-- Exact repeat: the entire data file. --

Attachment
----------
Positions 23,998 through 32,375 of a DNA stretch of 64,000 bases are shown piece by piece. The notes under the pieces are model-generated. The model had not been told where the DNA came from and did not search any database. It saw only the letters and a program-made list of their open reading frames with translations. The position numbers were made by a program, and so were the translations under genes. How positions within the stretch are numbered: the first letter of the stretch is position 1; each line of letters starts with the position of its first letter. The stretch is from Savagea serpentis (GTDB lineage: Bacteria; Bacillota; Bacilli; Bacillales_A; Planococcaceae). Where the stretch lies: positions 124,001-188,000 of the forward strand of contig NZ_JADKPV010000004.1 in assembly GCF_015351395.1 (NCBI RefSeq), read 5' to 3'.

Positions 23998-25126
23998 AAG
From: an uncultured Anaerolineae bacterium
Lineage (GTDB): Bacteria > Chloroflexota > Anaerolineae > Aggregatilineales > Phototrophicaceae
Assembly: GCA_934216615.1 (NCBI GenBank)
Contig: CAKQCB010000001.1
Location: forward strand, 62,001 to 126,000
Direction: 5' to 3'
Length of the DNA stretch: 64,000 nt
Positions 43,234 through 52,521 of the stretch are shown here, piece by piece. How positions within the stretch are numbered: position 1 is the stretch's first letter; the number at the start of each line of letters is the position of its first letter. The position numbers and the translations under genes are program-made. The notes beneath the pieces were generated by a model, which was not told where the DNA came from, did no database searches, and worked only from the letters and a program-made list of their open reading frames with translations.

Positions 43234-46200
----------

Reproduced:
Positions 23,998 through 32,375 of a DNA stretch of 64,000 bases are shown piece by piece. The notes under the pieces are model-generated. The model had not been told where the DNA came from and did not search any database. It saw only the letters and a program-made list of their open reading frames with translations. The position numbers were made by a program, and so were the translations under genes. How positions within the stretch are numbered: the first letter of the stretch is position 1; each line of letters starts with the position of its first letter. The stretch is from Savagea serpentis (GTDB lineage: Bacteria; Bacillota; Bacilli; Bacillales_A; Planococcaceae). Where the stretch lies: positions 124,001-188,000 of the forward strand of contig NZ_JADKPV010000004.1 in assembly GCF_015351395.1 (NCBI RefSeq), read 5' to 3'.

Positions 23998-25126
23998 AAG
From: an uncultured Anaerolineae bacterium
Lineage (GTDB): Bacteria > Chloroflexota > Anaerolineae > Aggregatilineales > Phototrophicaceae
Assembly: GCA_934216615.1 (NCBI GenBank)
Contig: CAKQCB010000001.1
Location: forward strand, 62,001 to 126,000
Direction: 5' to 3'
Length of the DNA stretch: 64,000 nt
Positions 43,234 through 52,521 of the stretch are shown here, piece by piece. How positions within the stretch are numbered: position 1 is the stretch's first letter; the number at the start of each line of letters is the position of its first letter. The position numbers and the translations under genes are program-made. The notes beneath the pieces were generated by a model, which was not told where the DNA came from, did no database searches, and worked only from the letters and a program-made list of their open reading frames with translations.

Positions 43234-46200